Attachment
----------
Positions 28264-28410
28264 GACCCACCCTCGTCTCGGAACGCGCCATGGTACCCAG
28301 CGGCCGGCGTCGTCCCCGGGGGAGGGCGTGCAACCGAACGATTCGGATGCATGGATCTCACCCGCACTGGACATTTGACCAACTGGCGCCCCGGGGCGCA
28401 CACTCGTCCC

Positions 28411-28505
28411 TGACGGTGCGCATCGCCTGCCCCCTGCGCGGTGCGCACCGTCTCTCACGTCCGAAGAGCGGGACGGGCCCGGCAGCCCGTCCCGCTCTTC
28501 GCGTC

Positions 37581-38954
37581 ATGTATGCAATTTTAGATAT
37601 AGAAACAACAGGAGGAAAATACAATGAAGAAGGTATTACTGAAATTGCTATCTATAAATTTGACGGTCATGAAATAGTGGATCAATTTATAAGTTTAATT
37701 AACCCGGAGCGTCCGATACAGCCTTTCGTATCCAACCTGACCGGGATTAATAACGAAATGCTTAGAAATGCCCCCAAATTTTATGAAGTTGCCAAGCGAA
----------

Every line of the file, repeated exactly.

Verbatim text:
Positions 28264-28410
28264 GACCCACCCTCGTCTCGGAACGCGCCATGGTACCCAG
28301 CGGCCGGCGTCGTCCCCGGGGGAGGGCGTGCAACCGAACGATTCGGATGCATGGATCTCACCCGCACTGGACATTTGACCAACTGGCGCCCCGGGGCGCA
28401 CACTCGTCCC

Positions 28411-28505
28411 TGACGGTGCGCATCGCCTGCCCCCTGCGCGGTGCGCACCGTCTCTCACGTCCGAAGAGCGGGACGGGCCCGGCAGCCCGTCCCGCTCTTC
28501 GCGTC

Positions 37581-38954
37581 ATGTATGCAATTTTAGATAT
37601 AGAAACAACAGGAGGAAAATACAATGAAGAAGGTATTACTGAAATTGCTATCTATAAATTTGACGGTCATGAAATAGTGGATCAATTTATAAGTTTAATT
37701 AACCCGGAGCGTCCGATACAGCCTTTCGTATCCAACCTGACCGGGATTAATAACGAAATGCTTAGAAATGCCCCCAAATTTTATGAAGTTGCCAAGCGAA